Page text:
EU Warns Trump: Don't Sabotage Iran Deal

EU Warns Trump: Don't Sabotage Iran DealEU Warns Trump: Don't Sabotage Iran Deal

European governments are quietly warning the incoming Trump administration that the US will get the blame if any new economic sanctions on Iran lead to the collapse of the 2015 nuclear deal.

European officials have told the Trump team and Republicans in Congress that there would be little appetite within the EU for a new campaign of international pressure on Iran, if the US took steps that precipitated the end of the agreement, the Financial Times reported.

The warnings underline the potential for the Iran deal to become a sharp point of contention between the Trump administration and its western European allies.

France, Germany and the UK were all involved in the negotiations, which saw Iran receive sanctions relief in return for limitations on its nuclear program.

US president-elect, Donald Trump, was sharply critical of the nuclear agreement, calling it "the worst deal in history" during his election campaign, although he has said little about how he will approach the issue after becoming president.

At the same time, leading Republicans in Congress have said they will push a series of new sanctions bills next year, which would impose penalties on Iran over its ballistic missile program, its alleged support of terrorism or its human rights record. At least, some of the proposals will have bipartisan support.

However, Iran views new sanctions as a breach of the nuclear agreement and European governments are worried that new US steps could scuttle the deal.

"If there is some sort of major provocation from the Iranians, then we might be able to get behind new sanctions," said one senior European official.

"But if new American sanctions cause the deal to collapse, then most people in Europe will say it is the Americans' fault."

There has been a series of European delegations in recent weeks, which have met Michael Flynn, a controversial retired general and the incoming national security adviser, and other Trump transition officials, and have raised European countries' concerns about preserving the Iran deal.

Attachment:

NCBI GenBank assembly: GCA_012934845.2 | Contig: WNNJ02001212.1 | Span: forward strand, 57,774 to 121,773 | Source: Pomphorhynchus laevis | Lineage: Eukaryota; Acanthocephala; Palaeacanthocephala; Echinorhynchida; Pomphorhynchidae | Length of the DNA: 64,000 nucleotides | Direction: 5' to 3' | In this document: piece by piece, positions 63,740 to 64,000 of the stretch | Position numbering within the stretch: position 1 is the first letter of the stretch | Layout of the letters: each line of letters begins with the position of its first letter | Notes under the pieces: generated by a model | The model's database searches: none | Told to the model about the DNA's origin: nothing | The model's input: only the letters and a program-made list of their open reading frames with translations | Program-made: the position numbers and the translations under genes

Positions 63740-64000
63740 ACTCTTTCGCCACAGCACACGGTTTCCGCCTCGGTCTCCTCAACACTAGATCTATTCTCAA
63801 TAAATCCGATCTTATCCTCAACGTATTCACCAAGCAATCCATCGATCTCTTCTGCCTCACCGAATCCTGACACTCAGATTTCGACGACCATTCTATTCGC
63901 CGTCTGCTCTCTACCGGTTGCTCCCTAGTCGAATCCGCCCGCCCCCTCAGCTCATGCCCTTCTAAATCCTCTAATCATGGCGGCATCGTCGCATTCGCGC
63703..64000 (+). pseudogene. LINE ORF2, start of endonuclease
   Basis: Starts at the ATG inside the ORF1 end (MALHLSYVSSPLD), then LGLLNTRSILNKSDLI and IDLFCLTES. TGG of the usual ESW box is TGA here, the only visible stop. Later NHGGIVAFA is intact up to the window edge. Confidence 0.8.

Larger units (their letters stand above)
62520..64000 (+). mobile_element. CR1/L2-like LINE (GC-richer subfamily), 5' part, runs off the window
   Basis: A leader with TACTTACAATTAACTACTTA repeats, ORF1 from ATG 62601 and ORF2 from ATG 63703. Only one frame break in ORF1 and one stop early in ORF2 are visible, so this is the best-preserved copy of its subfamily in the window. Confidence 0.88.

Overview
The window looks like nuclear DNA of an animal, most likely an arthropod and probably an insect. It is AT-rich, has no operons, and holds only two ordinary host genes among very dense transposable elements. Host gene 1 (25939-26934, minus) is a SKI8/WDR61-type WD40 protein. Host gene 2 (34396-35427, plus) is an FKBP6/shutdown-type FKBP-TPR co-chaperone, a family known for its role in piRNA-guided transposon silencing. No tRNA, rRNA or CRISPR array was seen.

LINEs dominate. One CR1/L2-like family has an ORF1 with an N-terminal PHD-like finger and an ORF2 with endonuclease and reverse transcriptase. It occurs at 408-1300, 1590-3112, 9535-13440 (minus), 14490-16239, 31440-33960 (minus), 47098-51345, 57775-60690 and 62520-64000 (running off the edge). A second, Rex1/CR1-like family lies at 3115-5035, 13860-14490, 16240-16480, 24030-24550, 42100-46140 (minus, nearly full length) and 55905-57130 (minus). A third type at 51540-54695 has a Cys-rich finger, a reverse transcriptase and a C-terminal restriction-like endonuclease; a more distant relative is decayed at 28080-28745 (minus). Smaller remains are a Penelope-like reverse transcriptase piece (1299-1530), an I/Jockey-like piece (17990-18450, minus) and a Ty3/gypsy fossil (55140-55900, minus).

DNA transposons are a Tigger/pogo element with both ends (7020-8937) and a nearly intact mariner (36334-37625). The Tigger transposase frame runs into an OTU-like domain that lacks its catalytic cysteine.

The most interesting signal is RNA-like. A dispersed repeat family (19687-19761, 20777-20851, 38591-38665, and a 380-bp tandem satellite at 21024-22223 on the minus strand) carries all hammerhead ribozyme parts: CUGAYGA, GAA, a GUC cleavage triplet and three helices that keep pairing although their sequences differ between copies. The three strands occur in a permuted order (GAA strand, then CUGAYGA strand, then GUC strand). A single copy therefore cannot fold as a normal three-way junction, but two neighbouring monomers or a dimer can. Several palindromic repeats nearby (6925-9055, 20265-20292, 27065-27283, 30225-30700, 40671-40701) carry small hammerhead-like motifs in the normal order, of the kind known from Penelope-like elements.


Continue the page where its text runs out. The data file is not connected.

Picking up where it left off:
The delegations have also met senior Republicans on Capitol Hill, including members of the foreign relations and armed services senate committees.

  Different Interpretations

One of the reasons the issue could come to a head is that Iran and the US have different interpretations of what the nuclear deal actually says about sanctions.

For the Americans, the deal only covers sanctions related to Iran's nuclear program but leaves open scope for sanctions related to its ballistic missile program, for instance. However, Iran believes that any sanctions that restore broad penalties on its economy are a breach of the deal.

For the Europeans, new sanctions on specific individuals or entities might be acceptable but they are wary about targeting sectors of the Iranian economy.

"In the current climate, new economic sanctions on Iran are a non-starter," said another European official.

Supporters of new sanctions, which include many Republicans in Congress and some Democrats, believe there will be a way to pressure Iran into making concessions on other issues in the Middle East, such as its support for resistance groups. Congress could potentially take up the issue in the first months of next year before the Trump team has appointed some of the key officials who will be involved in the area.

The discussion about sanctions has been playing out in the final weeks of the Obama administration, which sees the nuclear deal as one of its main strategic achievements.

Earlier this month, Congress renewed the legislation that gives the authority to impose sanctions on Iran for another decade with veto-proof majorities. In a symbolic show of disapproval, however, President Barack Obama did not sign the bill before it became law.

The administration argues it already has the authority to "snap back" sanctions on Tehran, if it violates the nuclear deal.

Iran complained that the legislation was a violation of the nuclear deal and called for an emergency meeting of the six-nation commission that monitors implementation of the agreement.


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